Don't like Jamaica, oh no, I love it
You don't have to travel with a lover to enjoy the romance of this Caribbean island, writes Janet Matricciani
Sunday 20 September 1998
We started off in Kingston, ignoring warnings from friends that it was too dangerous. The capital city has its own tourist attractions: the Bob Marley Museum, for example. Bob is something equivalent to Robin Hood or Hiawatha in folk-hero status here, and for $7 (pounds 4) you get a mini- tour around Bob's empty house, see the bullet holes where he was shot but didn't die and the bed where he had cancer and did, and get to watch part of an 80-minute "documentary". (Bob in concert with no supporting commentary.) If you are lucky, you might even see some of his many offspring hanging out in the back yard.
Kingston also houses the National Gallery of Jamaica, a collection of good restaurants, several five-star hotels (I recommend The Courtleigh), and much else besides.
However, our plan was to rent a car and drive north through the Blue Mountains (where Jamaica's top-quality coffee of the same name is produced), and then stay in a quaint hotel located in a small bay on the other side of the island. As it turned out, my husband suddenly had a crisis at work and couldn't come. I was forced to settle for the romance of solitude.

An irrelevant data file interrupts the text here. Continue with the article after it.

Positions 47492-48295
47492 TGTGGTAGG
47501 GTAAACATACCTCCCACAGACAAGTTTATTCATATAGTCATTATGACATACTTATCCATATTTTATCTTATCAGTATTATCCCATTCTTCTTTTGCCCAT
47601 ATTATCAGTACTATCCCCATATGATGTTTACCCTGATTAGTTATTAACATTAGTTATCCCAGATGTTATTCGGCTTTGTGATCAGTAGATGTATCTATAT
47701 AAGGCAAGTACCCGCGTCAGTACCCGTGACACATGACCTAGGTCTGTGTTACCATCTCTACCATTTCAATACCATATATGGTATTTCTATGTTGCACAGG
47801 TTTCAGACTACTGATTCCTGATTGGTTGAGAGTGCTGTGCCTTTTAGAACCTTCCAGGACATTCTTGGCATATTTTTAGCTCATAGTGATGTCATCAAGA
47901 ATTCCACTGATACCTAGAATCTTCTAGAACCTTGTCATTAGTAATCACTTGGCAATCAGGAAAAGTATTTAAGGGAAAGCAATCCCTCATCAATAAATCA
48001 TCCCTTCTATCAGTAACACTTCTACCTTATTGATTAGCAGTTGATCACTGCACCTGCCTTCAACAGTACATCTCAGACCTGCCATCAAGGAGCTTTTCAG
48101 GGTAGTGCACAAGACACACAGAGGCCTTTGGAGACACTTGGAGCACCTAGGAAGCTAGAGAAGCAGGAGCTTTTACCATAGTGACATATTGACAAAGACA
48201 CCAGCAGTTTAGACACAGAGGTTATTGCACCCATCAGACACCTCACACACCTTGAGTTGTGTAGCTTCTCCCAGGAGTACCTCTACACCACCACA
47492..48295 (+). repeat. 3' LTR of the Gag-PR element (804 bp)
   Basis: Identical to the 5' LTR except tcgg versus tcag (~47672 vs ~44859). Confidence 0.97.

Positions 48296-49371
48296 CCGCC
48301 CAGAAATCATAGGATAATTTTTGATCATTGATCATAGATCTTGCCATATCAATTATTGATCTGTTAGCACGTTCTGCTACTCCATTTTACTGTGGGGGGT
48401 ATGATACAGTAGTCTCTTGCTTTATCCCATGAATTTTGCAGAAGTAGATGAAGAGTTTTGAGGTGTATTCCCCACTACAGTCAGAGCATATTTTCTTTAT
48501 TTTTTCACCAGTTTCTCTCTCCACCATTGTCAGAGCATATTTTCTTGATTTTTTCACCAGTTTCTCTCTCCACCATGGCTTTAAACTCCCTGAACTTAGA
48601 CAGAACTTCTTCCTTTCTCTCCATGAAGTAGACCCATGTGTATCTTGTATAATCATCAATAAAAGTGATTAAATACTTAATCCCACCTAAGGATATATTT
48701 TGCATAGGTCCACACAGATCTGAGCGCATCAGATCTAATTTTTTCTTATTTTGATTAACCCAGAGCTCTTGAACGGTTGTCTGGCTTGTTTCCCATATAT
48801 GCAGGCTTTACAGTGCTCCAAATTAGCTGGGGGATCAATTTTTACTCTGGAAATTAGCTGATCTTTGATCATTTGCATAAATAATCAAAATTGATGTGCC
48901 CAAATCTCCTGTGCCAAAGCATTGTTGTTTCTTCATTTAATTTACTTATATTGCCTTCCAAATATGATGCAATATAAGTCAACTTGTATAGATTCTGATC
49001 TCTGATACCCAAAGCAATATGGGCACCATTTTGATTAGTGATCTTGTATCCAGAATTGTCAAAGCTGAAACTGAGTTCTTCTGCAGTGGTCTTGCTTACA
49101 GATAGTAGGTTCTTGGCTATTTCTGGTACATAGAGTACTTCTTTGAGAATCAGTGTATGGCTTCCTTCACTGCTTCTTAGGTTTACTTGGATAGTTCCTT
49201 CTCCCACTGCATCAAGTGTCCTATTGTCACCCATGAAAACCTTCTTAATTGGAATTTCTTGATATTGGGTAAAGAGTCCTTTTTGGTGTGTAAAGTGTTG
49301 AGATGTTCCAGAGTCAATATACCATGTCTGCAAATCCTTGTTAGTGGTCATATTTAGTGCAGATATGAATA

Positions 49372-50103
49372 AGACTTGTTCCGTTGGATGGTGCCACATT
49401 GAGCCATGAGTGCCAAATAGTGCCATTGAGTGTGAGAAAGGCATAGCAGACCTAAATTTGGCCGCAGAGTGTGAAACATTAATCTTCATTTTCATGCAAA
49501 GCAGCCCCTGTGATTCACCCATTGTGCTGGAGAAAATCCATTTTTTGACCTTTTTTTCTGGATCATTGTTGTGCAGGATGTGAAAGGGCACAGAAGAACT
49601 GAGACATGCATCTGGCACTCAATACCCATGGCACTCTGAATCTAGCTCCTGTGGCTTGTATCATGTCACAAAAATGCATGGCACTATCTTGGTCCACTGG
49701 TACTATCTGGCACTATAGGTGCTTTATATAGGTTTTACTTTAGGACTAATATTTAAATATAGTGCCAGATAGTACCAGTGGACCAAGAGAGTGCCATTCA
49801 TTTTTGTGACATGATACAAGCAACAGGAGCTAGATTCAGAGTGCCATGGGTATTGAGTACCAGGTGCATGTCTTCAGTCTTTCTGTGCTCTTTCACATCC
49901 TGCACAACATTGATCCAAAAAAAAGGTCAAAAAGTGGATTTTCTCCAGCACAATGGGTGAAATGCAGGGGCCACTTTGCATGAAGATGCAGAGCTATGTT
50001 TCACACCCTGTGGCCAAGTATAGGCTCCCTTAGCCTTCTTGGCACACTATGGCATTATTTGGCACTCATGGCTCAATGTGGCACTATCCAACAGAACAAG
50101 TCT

I hopped into a little rented Mazda and I was off. There is only one decent road across the middle of the island, but - just in case visitors find the route too easy - several side tracks lead misleadingly into the distance. The drive through the Blue Mountains is simply stunning. Spectacular bushes and yam plants hide the real produce: marijuana (known as "ganja"), and the views over hill after hill are magnificent, especially at sunset or sunrise.
Finally, after about two hours, I emerged on the northern side of the mountains. Here, the road forks in two. The left lane goes off into Ocho Rios ("Ochie" if you really want to blend in), a mega-tourist resort that is usurping Montego Bay in popularity as a port of call for cruise ships.
There is a nice Italian restaurant called Evita's on the hillside overlooking the harbour, and some pretty foliage and a few jungle flowers in Shaw Park Botanical Gardens, but the real attraction is the rather crowded Dunns River Falls: water cascading rapidly over a series of pools that eventually drop 600m into the sea.
Dunns would normally just be a photo opportunity, but then someone had the bright idea of climbing up the pools. Now, daisy-chains of humans line up patiently at the bottom just for the pleasure of laboriously winding their way up the shallow pools amid the thronging masses. If you are this desperate to hold hands, go to a singles resort.
Ocho Rios and Mo Bay are also popular destinations with the honeymoon crowd. My friend Charlotte got married at the Sans Souci Hotel, one of many resorts run by the Superclubs group. The hotel will organise everything (photographer, video, flowers, champagne, cake, and music) - all you need to do is supply the groom.